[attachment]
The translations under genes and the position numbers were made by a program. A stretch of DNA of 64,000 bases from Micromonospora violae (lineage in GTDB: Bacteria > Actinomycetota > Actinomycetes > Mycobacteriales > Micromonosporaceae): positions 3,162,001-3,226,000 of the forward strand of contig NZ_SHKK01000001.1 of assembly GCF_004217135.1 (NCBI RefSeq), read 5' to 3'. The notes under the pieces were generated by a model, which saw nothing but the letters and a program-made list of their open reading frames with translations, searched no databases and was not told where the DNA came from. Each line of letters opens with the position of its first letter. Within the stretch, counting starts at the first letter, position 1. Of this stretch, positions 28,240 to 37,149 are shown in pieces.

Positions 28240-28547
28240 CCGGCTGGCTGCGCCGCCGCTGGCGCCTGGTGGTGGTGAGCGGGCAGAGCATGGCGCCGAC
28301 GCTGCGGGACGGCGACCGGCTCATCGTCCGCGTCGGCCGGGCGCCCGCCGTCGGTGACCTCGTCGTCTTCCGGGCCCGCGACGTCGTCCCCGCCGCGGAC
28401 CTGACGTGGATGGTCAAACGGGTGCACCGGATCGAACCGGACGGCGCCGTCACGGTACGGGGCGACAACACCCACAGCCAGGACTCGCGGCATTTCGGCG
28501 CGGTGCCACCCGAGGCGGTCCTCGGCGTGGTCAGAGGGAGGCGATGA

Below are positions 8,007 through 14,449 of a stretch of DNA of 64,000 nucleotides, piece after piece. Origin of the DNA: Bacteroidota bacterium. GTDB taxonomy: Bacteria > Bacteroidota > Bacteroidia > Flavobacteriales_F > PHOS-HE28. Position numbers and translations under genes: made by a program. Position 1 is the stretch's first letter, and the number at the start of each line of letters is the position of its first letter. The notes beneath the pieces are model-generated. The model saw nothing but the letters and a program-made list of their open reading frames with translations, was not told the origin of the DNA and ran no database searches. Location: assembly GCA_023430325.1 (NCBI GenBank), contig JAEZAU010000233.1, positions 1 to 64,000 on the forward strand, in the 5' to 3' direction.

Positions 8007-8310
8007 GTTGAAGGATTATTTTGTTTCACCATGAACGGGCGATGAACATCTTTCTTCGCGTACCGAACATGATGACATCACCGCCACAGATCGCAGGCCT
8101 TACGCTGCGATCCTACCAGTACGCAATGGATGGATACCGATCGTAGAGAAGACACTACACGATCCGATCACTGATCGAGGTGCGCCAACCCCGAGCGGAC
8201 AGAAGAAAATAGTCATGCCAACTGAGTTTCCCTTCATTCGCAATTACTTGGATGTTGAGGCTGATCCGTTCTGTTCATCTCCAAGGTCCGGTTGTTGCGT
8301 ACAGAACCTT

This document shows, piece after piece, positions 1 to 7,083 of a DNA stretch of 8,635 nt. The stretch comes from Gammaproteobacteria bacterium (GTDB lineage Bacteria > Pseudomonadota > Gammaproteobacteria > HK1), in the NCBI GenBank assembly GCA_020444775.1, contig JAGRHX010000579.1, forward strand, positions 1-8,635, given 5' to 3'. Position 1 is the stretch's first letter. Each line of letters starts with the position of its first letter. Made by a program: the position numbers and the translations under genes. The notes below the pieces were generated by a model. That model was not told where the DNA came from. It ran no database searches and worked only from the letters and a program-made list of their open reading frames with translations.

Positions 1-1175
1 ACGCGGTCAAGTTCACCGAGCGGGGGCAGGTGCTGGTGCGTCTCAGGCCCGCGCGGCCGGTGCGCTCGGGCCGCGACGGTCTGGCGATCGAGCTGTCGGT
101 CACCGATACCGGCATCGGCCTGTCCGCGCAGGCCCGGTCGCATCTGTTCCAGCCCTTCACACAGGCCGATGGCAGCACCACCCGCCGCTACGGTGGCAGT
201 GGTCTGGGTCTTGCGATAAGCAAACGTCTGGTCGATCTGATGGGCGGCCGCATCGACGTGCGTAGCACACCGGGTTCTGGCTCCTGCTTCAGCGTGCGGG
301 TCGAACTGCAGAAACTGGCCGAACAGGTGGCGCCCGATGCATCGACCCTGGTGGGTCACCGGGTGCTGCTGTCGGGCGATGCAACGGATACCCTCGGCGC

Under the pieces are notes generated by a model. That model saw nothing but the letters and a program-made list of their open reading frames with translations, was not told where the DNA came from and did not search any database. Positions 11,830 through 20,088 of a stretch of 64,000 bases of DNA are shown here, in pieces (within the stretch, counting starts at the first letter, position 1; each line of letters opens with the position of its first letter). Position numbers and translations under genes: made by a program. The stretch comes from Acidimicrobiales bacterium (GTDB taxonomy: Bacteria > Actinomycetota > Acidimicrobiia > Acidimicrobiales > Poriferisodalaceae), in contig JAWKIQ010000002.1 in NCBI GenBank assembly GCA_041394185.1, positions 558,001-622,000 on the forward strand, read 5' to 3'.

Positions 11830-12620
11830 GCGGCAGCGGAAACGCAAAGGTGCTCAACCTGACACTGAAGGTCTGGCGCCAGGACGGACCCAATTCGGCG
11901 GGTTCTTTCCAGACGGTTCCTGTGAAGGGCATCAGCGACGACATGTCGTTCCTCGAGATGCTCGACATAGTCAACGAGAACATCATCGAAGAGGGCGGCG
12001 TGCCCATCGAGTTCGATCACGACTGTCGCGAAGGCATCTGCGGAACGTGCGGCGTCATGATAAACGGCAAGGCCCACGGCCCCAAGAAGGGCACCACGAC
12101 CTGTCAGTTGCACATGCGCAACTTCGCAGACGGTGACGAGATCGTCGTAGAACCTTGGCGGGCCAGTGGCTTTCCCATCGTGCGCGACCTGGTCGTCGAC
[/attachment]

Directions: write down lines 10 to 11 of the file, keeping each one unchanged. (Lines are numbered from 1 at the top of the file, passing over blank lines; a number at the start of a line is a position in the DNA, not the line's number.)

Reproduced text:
8101 TACGCTGCGATCCTACCAGTACGCAATGGATGGATACCGATCGTAGAGAAGACACTACACGATCCGATCACTGATCGAGGTGCGCCAACCCCGAGCGGAC
8201 AGAAGAAAATAGTCATGCCAACTGAGTTTCCCTTCATTCGCAATTACTTGGATGTTGAGGCTGATCCGTTCTGTTCATCTCCAAGGTCCGGTTGTTGCGT